This piece comes to us courtesy of The Hechinger Report's Community College Spotlight blog.
The "skills gap" is no big deal now -- but it could be in the future, if we don't take steps to train new workers, writes Harold Sirkin, a Boston Consulting Group partner, in Businessweek.
The shortage of skilled welders, machinists, and industrial machinery mechanics represents less than 1 percent of U.S. manufacturing workers, Sirkin estimates. Only seven states and five cities - Baton Rouge, Charlotte, Miami, San Antonio, and Wichita -- have significant shortages.
However, that could change in the next 10 years as manufacturing grows and baby boomers retire. The average high-skilled manufacturing worker in the U.S. is 56 years old, according to government data.
Technical and community colleges are working with employers to train workers in some parts of the country, Sirkin writes.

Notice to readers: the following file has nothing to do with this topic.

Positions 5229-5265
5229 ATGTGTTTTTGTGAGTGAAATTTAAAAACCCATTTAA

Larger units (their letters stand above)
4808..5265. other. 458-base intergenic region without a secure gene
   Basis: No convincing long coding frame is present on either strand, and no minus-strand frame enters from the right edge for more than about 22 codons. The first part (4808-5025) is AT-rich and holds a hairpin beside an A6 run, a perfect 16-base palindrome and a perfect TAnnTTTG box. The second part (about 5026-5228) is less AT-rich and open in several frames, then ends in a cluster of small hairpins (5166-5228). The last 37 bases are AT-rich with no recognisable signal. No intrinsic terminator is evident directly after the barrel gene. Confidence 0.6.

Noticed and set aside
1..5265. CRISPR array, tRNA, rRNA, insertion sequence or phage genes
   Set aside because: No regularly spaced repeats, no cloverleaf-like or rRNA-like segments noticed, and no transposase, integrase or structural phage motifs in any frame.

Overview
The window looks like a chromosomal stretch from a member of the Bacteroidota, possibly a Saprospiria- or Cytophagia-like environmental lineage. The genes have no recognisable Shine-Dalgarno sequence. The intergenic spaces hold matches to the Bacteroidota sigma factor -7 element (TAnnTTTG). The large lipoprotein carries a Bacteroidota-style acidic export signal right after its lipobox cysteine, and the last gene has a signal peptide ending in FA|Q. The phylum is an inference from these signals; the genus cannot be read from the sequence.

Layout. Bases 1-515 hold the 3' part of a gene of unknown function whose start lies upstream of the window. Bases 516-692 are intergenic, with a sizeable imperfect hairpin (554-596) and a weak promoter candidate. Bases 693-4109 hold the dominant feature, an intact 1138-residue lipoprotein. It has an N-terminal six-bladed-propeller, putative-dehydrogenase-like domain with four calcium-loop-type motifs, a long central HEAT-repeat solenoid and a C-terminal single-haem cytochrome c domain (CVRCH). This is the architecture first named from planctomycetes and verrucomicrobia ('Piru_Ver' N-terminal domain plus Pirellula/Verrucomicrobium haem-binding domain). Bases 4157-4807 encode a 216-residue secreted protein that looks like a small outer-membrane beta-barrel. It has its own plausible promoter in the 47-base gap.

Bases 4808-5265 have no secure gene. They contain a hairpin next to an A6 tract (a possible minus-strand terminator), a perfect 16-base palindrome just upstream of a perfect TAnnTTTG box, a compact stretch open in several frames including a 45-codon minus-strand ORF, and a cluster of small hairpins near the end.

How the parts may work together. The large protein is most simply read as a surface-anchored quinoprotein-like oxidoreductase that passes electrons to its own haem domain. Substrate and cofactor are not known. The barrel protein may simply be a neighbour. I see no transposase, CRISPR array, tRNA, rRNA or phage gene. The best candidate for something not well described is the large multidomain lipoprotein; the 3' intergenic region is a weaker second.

In Georgia, for example, a program called Quick Start provides companies with customized workforce training and retraining, free of charge, in partnership with the state's technical colleges.
Here in Chicago, the Austin Polytechnical Academy teaches students all aspects of industry and has its own manufacturing training center.
"Most high-skill manufacturing jobs require only a high school education and on-the-job training," yet few companies recruit in high schools, Sirkin writes. And manufacturing doesn't appeal to young people seeking bachelor's degrees, even though half of recent college graduates are unemployed or underemployed.
The question we need to ask bright young people today is this: Would they be better off with a college degree in mass communication, "poli sci," or sociology that gets them a job as a retail clerk or waiting tables, or would they be better off with a real skill that qualifies them for a high-paying manufacturing job?
After years of high unemployment and rising college costs, students are wising up about borrowing for a degree in what we used to call "fuzzy studies." But advanced manufacturing -- and other technical careers -- may not be open to students with weak math and science skills.